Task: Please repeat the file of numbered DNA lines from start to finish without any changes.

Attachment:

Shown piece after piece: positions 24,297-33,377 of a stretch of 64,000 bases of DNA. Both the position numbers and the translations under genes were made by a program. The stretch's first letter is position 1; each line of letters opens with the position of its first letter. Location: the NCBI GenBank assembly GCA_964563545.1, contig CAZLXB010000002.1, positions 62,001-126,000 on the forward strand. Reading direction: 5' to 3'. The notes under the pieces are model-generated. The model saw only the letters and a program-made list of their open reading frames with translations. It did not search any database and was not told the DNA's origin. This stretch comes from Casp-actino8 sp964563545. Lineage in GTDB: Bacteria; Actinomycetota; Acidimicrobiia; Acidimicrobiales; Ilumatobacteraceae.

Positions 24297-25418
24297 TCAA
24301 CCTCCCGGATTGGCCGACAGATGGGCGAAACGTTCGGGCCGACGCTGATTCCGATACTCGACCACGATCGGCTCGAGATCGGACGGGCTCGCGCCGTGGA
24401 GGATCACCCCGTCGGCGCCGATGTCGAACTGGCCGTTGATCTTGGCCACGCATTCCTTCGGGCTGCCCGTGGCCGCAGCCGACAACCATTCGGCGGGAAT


Shown piece after piece: positions 24,297-33,377 of a stretch of 64,000 bases of DNA. Both the position numbers and the translations under genes were made by a program. The stretch's first letter is position 1; each line of letters opens with the position of its first letter. Location: the NCBI GenBank assembly GCA_964563545.1, contig CAZLXB010000002.1, positions 62,001-126,000 on the forward strand. Reading direction: 5' to 3'. The notes under the pieces are model-generated. The model saw only the letters and a program-made list of their open reading frames with translations. It did not search any database and was not told the DNA's origin. This stretch comes from Casp-actino8 sp964563545. Lineage in GTDB: Bacteria; Actinomycetota; Acidimicrobiia; Acidimicrobiales; Ilumatobacteraceae.

Positions 24297-25418
24297 TCAA
24301 CCTCCCGGATTGGCCGACAGATGGGCGAAACGTTCGGGCCGACGCTGATTCCGATACTCGACCACGATCGGCTCGAGATCGGACGGGCTCGCGCCGTGGA
24401 GGATCACCCCGTCGGCGCCGATGTCGAACTGGCCGTTGATCTTGGCCACGCATTCCTTCGGGCTGCCCGTGGCCGCAGCCGACAACCATTCGGCGGGAAT